4 Challenges When Budgeting for Marketing
Setting aside time to develop an annual plan is difficult. Marketers have to juggle dedicating enough time and resources to the plan, with the day-to-day work needed to sustain current activities. In addition to time constraints, understanding the latest tactics and technologies available and predicting the appropriate platforms to commit to in advance is a challenge. For example, committing to AR/VR technologies in 2018 may be trendy but if you don’t fully understand how to activate your brand within the AR/VR space, the quality may be low and the experience could fall short.
Understanding those challenges, it’s extremely important to take the time to create a strategic plan built around your company’s commitment to the customer. Rushing through the planning process may result in a tactical plan that looks similar (or worse, identical) to the previous year. And a plan that looks the same from year-to-year cannot take full advantage of new technologies and platforms that may be available. Do whatever it takes to focus on building a plan that properly showcases your company’s promise to the market and meets established goals – block calendars, get outside the office, hire outside support, etc. With dedicated time to plan and a fair understanding of the existing technological landscape available, marketers can make an educated decision on a plan for the coming year. In addition, they can ensure the plan is different fromthan the previous year(s) by taking lessons learned from past successes and missteps.
Whether marketers receive their annual budget from leadership or make a request for their working numbers, the question about return on the projected investment swirls around the budgeting conversations. Even in a world where online analytics are increasingly easier to capture, this is a challenging question to solve. Mapping out the return on a marketing spend months in advance is difficult in the modern marketing age where we live in a 24-hour news cycle and communicate in tweets and snaps. The platform or technology used in a planned tactic could be a dated solution by the time it’s set to execute, potentially changing the projected return.
As difficult as it may be, do not get bogged down on the ROI during the budgeting stage (and don’t let others in your company either). Real dollars have yet to be allocated to your department so reviewing/debating ROI could be a pointless exercise. Put your faith in the strategic plan developed for the customer and the company. Move the conversation away from tactics and ROI, and focus on the experiences developed for your audiences.
Developing a budget takes time; beyond the financial challenges that may exist within an organization there can be an internal struggle for dollar allocation. During the allocation process it’s important to remind corporate leaders and peers everything marketing does for the organization. As the marketing machine never stops churning, it can be easy to overlook the day-to-day work a marketing team puts in to maintain brand awareness, manage the earned and paid approach and build a positive company image. As a baseline, you should document the work and resources needed for day-to-day marketing support, beyond big project spends or initiatives. In addition, celebrate your successes and wins. If you get into a habit of celebrating your achievements throughout the year, it continually promotes the value marketing adds to the company and can make the corporate dollar allocation process tip in your favor.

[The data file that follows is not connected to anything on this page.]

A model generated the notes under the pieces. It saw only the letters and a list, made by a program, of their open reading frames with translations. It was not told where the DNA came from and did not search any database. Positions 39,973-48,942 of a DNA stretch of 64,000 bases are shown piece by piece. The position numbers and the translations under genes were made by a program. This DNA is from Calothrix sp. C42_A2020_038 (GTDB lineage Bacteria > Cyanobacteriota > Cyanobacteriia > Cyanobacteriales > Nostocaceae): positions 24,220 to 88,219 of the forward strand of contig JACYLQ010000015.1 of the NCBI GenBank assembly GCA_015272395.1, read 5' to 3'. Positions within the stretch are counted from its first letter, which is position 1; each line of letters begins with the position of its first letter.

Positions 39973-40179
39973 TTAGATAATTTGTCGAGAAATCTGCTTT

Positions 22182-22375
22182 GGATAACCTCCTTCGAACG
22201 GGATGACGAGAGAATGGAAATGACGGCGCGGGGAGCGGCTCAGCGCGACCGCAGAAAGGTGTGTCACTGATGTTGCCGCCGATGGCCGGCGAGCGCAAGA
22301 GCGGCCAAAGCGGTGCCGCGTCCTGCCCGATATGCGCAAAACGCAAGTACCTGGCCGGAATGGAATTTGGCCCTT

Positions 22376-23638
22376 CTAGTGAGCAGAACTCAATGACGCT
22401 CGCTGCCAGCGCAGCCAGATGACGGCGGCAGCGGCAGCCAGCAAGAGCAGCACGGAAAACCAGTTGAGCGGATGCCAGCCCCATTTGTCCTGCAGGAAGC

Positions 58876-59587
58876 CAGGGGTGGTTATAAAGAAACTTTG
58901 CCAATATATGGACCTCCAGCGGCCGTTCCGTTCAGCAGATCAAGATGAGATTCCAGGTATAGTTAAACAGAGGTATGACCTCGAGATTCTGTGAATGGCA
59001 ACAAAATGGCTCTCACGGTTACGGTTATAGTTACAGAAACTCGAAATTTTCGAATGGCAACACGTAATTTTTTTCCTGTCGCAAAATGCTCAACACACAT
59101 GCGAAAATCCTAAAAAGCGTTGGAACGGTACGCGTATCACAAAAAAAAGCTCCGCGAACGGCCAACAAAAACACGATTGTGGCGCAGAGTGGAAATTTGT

Once you get your budget numbers finalized, now is the time to revisit the plan and ensure proper alignment with company goals. Don’t worry about the tactics and the ROI, focus on the customer journey, experience and the method to measure that experience.
Market disruptions, company performance, new technologies, staffing, etc. continually present an unknown challenge. Routinely, marketing leaders are tasked to take up a new initiative or face a challenge in the market that is not included in the budget. How to juggle this unforeseen situation with your existing plan and the day-to-day efforts is difficult especially without a portion of your budget allocated to support such situations. It helps when you have a team (either internal or external) but even the best teams get strapped for time and resources. In the end, additional money may be needed. A key trait of the best marketers is they are nimble. To adjust a plan while maintaining the original goals and to still achieve the desired outcome is a true skill. The best do it by evaluating tactical execution rather than strategy and stay on the course that was set during planning.
In the modern marketing age, marketers are fortunate to be more a part of the budgeting process than ever. Marketing has a valuable seat at the table and is an active participant in the distribution of dollars. There are pitfalls to avoid, but departments can win with a thoughtful approach leading the way. Again, move the discussion away from tactics and ROI and focus on the customer experience and measurement. Work to celebrate and promote your wins and ensure the company understands the day-to-day commitment and workload of marketing. Lastly, maintain your original goals and install a willingness to be nimble and experiment.